Handling slug URLs in Ember and Phoenix


Warning - Old content ahead!

This page has been marked as a legacy post. This means it's quite old (from 2015) and probably out of date. Take it with a grain of salt!

I've recently started playing around with the PEEP stack (Postgres Elixir Ember Phoenix). One of the first things I wanted achieve is using SEO-friendly slugs instead of ids in Ember application's URLs.

This article presumes you know how to set up a fresh Ember project and a fresh Phoenix application as we will be diving head first into the code.

Version info:

These are the tools I'm using for this application.


There is no special configuration required for each to work together. Although, I recommend launching Ember with the proxy argument as shown below.

ember serve --proxy=http://localhost:4000

This means you don't have to worry about Content Security Policy between Ember and your API.

If you haven't already, check out Maxwell Holder's Build a Blog with Phoenix and Ember.js. This article really helped me get started with using Ember and Phoenix together.

I'll be demonstrating how to set up 2 pages: a page with a list of products and a page for individual products which have a slug instead of an ID. This includes querying the slug on the API as well.

Show me the code!

The code is available on Github.

Now on to the tutorial!

Setting up Phoenix

First run mix ecto.create to make sure the database is set up correctly.

Phoenix provders a really useful generator for APIs. Run the following command to get the cruft of the work done for you.

mix phoenix.gen.json Product products name:string slug:string blurb:text preview:string featured:boolean

The above command generates the view, controller, migration and model files.

The fields include a name, a slug, a blurb for a short product description, preview which will be a link to an image and featured which is a boolean which states if the product is featured or not.

To make this accessible we need to add resource to the router.

# web/router.ex
scope "/api", Api do 
  pipe_through :api
  resources "/products", ProductController, only: [:index, :show]

Git Commit

We've added the API pipeline which we will be modifying shortly. For now, migrate the database in the terminal

mix ecto.migrate

As of now the API works, however, it needs a couple of tweeks to be compatible with Ember and to support slugs.

Ember compatible API

Phoenix wraps JSON objects and collections with the "data" attribute but Ember (currently in 2.1 and below) uses the model's singular name for objects and plural name for collections.

// Phoenix currently
// What Ember wants
{"products":[]} // Collection
{"product":[]} // Single Objects

Phoenix makes this really easy to change.

In product_view.ex change data in both the index and show render methods.

The render method which pattern matches index.json should change data to products and the render method which pattern matches show.json should change data to product.

# web/views/product_view.ex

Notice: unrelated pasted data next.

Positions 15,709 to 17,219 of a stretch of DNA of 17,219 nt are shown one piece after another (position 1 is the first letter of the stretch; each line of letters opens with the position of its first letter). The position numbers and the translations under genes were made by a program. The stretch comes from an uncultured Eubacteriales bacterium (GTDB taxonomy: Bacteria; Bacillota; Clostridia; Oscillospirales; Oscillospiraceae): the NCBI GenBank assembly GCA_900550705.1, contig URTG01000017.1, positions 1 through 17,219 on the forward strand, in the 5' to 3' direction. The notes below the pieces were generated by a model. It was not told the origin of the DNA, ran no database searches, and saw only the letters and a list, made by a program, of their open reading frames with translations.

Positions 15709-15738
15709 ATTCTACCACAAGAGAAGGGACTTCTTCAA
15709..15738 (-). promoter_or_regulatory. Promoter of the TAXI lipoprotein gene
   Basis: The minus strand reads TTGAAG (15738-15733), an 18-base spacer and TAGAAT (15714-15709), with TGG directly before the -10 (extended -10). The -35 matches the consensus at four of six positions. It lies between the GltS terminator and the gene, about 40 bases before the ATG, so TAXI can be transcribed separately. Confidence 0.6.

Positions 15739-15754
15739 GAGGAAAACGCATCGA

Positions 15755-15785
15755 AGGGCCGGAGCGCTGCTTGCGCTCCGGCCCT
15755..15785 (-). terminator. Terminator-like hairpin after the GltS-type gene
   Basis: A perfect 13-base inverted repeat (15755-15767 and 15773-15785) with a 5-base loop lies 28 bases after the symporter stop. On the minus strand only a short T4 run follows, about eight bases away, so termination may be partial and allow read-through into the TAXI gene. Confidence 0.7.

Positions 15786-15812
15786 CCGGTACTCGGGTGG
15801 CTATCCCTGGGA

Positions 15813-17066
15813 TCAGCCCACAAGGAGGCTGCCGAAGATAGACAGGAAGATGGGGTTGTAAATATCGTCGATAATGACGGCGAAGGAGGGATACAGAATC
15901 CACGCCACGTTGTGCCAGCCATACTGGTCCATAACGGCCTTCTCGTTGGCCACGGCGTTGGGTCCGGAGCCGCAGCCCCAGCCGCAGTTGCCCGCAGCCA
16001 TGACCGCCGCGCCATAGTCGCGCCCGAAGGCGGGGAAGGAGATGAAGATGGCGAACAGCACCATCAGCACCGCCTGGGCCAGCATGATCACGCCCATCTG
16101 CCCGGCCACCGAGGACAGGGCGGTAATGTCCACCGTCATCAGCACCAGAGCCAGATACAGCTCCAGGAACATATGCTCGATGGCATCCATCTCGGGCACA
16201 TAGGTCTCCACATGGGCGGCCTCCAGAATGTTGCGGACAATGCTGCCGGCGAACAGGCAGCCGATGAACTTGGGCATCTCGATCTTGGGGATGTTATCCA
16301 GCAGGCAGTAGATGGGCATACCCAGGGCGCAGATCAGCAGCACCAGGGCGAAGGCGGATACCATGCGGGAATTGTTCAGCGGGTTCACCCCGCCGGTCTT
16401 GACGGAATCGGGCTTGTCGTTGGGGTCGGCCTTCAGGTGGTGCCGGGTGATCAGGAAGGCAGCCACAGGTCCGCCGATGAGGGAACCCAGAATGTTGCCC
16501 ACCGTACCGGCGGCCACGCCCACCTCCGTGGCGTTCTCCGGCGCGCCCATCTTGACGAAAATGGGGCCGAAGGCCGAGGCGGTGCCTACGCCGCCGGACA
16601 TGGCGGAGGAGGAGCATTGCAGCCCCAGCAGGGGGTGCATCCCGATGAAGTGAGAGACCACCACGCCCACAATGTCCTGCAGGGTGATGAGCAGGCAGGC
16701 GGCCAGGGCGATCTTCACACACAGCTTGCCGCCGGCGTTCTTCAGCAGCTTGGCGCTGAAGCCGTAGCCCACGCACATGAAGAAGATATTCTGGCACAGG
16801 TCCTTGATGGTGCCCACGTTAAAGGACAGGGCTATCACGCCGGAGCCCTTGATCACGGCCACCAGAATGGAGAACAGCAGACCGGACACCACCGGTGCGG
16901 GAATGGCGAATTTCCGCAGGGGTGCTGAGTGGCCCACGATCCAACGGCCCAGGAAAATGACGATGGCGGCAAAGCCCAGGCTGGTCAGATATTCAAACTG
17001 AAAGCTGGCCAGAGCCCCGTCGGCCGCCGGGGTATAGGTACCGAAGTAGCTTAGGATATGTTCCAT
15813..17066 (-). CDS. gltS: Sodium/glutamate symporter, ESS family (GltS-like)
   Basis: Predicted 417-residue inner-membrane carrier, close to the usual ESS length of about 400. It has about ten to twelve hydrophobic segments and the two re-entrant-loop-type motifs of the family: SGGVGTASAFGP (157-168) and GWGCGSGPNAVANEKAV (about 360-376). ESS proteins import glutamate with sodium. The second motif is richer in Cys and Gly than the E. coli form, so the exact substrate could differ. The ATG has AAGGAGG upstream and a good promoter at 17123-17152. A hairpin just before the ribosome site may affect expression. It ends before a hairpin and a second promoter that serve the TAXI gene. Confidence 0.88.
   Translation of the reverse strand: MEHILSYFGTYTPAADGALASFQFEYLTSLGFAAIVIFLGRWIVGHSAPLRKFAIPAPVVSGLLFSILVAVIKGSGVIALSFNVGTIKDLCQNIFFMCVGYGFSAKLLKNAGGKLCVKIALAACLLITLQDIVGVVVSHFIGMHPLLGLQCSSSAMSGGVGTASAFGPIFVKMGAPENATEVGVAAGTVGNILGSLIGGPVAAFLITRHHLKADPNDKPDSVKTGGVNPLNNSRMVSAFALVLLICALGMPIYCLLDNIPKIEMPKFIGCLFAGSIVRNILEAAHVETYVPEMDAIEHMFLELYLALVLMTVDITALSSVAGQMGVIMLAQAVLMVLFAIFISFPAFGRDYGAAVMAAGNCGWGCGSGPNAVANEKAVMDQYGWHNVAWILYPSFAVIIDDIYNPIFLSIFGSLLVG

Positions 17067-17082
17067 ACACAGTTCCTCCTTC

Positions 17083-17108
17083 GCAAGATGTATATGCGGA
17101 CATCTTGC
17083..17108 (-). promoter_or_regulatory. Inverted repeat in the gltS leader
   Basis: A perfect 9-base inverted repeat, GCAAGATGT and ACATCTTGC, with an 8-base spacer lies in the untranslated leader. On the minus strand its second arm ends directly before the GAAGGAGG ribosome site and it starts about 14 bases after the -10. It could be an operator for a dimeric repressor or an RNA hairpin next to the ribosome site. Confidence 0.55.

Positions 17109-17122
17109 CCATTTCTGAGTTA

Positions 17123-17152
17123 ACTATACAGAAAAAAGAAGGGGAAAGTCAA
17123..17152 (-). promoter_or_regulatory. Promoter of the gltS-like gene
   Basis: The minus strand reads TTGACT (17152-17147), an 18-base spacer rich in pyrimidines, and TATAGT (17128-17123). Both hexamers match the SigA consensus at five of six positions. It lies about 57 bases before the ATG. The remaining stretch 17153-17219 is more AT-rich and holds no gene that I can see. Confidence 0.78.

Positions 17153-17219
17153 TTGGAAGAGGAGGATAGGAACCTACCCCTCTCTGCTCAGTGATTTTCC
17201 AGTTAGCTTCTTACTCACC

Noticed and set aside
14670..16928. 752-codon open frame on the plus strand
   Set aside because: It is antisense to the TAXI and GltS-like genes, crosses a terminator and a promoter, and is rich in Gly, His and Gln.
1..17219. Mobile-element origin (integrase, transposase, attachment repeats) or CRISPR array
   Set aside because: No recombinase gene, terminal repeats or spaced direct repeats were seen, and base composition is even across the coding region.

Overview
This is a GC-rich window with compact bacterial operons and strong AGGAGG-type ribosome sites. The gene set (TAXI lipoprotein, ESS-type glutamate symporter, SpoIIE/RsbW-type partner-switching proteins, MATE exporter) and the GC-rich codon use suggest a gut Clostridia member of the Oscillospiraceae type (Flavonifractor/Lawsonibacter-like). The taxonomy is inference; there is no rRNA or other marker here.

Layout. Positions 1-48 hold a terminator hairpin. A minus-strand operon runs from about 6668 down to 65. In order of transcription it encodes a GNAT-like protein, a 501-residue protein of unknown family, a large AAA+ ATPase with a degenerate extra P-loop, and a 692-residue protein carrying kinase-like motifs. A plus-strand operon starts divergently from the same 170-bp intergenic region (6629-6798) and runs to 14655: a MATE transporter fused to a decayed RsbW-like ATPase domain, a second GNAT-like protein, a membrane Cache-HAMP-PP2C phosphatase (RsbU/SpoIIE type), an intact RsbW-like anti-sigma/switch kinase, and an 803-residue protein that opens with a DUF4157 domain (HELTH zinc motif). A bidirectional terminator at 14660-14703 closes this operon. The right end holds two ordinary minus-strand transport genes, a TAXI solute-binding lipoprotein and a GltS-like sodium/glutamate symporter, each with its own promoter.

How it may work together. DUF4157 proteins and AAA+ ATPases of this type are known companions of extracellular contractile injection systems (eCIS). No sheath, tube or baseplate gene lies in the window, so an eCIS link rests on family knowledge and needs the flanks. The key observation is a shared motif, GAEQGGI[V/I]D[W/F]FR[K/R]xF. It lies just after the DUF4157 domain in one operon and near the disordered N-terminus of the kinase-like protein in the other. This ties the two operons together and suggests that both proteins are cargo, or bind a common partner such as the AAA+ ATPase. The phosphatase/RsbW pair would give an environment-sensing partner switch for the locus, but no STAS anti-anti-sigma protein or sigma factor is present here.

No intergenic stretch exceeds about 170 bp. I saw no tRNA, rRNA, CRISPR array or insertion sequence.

defmodule Api.ProductView do
  use Api.Web, :view

  def render("index.json", %{products: products}) do
    %{products: render_many(products, Api.ProductView, "product.json")}

  def render("show.json", %{product: product}) do
    %{product: render_one(product, Api.ProductView, "product.json")}

  def render("product.json", %{product: product}) do
    %{id: product.id,
      name: product.name,
      slug: product.slug,
      blurb: product.blurb,
      preview: product.preview,
      featured: product.featured,

Git commit

Just add slugs

To search for slug instead of the id primary key, we need to replace the Repo.get with a query that uses Repo.one or Repo.one! in the product controller - using the exclamation marked version will throw an error if nothing is found. I recommend this route as you can configure Ember to redirect elsewhere in this situation.

def show(conn, %{"id" => slug}) do
  query = from p in Product,
    where: p.slug == ^slug,
    select: p
  product = Repo.one!(query)
  render(conn, "show.json", product: product)

Git commit

On line 1 id has been altered to say slug, this is just so we're clear that we're dealing with a slug. The map key is still id, though, as the product resource route added previously is set up to pattern match for id. To change it to slug requires adding a separate route.

Lines 2 to 4 is the query to find the slug in the database.

Line 5 uses Repo.one! to fetch the first match for the query or throw an error.

CORS in production

Although using ember serve --proxy will solve this issue in development, it's worth adding Corsica for production environments.

After following the installation instructions modify the API pipeline in the router:

  pipeline :api do
    plug :accepts, ["json"]
    plug Corsica, origins: ["localhost:4200", "example.com"]

Git commit

This will modify response headers to show which sources can load the API.

Make sure that you restart your Phoenix server after installing Corsica.

mix phoenix.server

Before you continue to the Ember section make sure you have some data in the database! For this example I've used a lorem ipsum generator and Fill Murray for the preview column.


Let's use Twitter Bootstrap to make the application look presentable.